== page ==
The paranormal is not superstition. It's something that is outside what science and our current knowledge considers normal, hence paranormal. If evidence of precognition, or mind-reading, or whatever becomes proven, then it simply becomes a "normalized", accepted part our knowledge. At one point in history, flying through the air would be consider demonic. Today, people fly through the air all the time via planes, helicopters, hot air balloons, etc. We can now send messages to each other through the "ether" via wireless internet connections. Even mentioning such a possibility in the Middle Ages might get you tied to a stake.
Heck, even if God could be proven, then it would no longer be religion but a scientific fact. Miracles would no longer be supernatural but natural occurrences. I don't believe in God or precognition, but that's beside the point. Whether you or I want God, or the Devil, or telekinesis, or levitation, or precognition to exist is irrelevant to whether in fact they do exist. They either are true or not, and may even someday be proven, or not. The question is, does one base their beliefs on observations of what is or faith/intuition of what might be? In the context of the film, there is some body of evidence to conjecture Puri may have some "paranormal" skills, as well as being emotionally disturbed, but none that she is actually possessed. Spider-walking proves nothing other than being exceptionally limber.
If you watch the film again, she does seem to have some odd predictive power, which could, of course, also just be coincidence. The point, however, is that her method of dealing with this possible power (whether real or imagined) was conditioned by the fundamentalist culture in which she was surrounded. The culture in which she was surrounded might even be the cause of her belief in such "powers" in the first place. Anyway, her "embrace of Witchcraft" seems rather muddled and confused to me, and I believe was conditioned by the way she was treated by her co-villagers and also by a sense of rejection she was feeling.
Flying through the air unaided would probably still be considered demonic today, but it doesn't happen, just like things such as mind reading haven't been proven to happen when placed under scientific scrutiny. It's not a question of what we understand, merely what we can observe. The flying machines we operate now are built courtesy of an increased understanding and application of empirical scientific principles, they're not a vindication of superstitions from a prior age.
The paranormal is not superstition. It's something that is outside what science and our current knowledge considers normal, hence paranormal.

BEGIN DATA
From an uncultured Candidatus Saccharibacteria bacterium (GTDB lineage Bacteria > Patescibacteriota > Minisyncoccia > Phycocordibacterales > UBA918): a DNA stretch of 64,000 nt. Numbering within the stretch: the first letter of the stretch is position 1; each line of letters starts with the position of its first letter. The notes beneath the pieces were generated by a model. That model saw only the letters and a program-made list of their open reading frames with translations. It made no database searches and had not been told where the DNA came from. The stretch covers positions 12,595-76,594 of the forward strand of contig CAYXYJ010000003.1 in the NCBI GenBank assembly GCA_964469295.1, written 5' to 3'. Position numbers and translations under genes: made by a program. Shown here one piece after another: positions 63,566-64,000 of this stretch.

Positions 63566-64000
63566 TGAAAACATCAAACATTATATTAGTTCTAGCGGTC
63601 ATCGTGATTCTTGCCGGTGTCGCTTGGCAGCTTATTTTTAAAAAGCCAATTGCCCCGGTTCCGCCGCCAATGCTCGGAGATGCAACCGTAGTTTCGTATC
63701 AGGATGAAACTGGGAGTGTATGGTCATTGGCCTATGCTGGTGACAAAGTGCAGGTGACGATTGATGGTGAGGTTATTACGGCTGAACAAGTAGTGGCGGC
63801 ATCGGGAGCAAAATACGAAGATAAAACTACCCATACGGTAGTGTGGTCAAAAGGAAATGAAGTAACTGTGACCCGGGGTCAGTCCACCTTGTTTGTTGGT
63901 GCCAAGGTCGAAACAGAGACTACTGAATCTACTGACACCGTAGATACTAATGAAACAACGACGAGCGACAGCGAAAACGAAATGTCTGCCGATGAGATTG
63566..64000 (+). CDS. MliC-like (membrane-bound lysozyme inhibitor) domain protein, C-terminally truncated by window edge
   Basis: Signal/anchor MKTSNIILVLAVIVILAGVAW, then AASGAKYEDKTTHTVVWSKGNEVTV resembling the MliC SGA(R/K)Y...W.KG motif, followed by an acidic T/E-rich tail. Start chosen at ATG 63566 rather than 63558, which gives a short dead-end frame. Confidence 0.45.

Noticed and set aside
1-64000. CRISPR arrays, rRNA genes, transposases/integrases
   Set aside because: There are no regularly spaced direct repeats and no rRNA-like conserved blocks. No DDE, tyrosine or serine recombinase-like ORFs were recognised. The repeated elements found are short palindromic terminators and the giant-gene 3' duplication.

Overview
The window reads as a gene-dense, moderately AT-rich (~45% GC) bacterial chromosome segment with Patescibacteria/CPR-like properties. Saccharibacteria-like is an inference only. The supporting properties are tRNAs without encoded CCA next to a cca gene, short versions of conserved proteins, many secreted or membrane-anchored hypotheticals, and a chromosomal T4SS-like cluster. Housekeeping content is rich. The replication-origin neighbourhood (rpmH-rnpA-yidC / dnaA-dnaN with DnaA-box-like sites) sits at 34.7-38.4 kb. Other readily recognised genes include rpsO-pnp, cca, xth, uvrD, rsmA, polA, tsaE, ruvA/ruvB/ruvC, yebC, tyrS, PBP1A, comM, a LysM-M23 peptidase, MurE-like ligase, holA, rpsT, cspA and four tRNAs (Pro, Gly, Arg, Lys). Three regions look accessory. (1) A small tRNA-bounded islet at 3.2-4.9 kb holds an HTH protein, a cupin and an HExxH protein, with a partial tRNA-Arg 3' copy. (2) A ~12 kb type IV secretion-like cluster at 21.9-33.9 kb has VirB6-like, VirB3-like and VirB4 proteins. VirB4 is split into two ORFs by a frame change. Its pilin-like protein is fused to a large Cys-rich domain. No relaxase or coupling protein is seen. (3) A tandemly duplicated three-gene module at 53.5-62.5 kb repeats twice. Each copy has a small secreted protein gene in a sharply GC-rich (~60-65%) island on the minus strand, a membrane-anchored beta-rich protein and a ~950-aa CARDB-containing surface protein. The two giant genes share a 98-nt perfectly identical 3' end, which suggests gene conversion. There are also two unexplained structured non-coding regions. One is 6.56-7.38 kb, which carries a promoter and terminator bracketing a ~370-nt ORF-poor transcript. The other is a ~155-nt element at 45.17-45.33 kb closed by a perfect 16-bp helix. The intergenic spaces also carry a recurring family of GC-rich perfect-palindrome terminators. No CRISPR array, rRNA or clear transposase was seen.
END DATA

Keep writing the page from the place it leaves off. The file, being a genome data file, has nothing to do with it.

... hence superstition. The two terms are equally remote from science. You can't operate on the assumption that something may one day be proven, thus it deserves the (apparently more prestigious) categorisation of 'paranormal'. You could do the same for all superstitions. It may one day be proven that touching wood wards off bad luck, that doesn't mean we shouldn't be free to call it a superstition. Similarly, the distinction between paranormal powers and demonic possession seems only a semantic one.
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The fact would still remain that Puri was experiencing something other than demonic possession if some other force was at work. The film doesn't answer whether anything strange was going on, rather focusing on how a particular community chose to react to such perceived events and the mental state this created in a specific individual. For those people, the only possible explanation for anything they couldn't understand was witchcraft and possession...there was no third, fourth, or fifth option in there minds. Maybe they were completely right, and she was possessed. On the other hand, maybe nothing at all was going on at all. Please note again I didn't say I believed in the supernatural or paranormal, only that the film was clearly attempting to make the events in the film ambiguous for us, which The Exorcist, for instance, really didn't do.
Further, I think there is a distinction between the paranormal and superstition. A particular phenomenon may simply be a force of nature so rare it's never been properly observed or verified. Still, I can speculate about spontaneous human combustion without claiming that God hurled a thunderbolt as a judgement at someone. Balled lightning is a very rare event in purpose, yet has no meaning or purpose other than the fact that it occurs. To assume that there is some "purpose" or "meaning" or "intelligence" operating behind a phenomenon to me is where superstition comes into play, especially those that are perceived as detrimental or beneficial. Just suppose, for the sake of argument Puri did have some strange mental skill in the fictional world of the film. While there no evidence a person can be aware of an event (the death of the young boy in the film) that's happening somewhere else, it does appear to happen in the film. Whether such things actually exist or not isn't really what I'm driving at, nor is it what the film was driving at, I think. It's the attempt to give it some "meaning" or "purpose" to such possibilities, and how certain communities attempt to do this, that is being discussed in the film.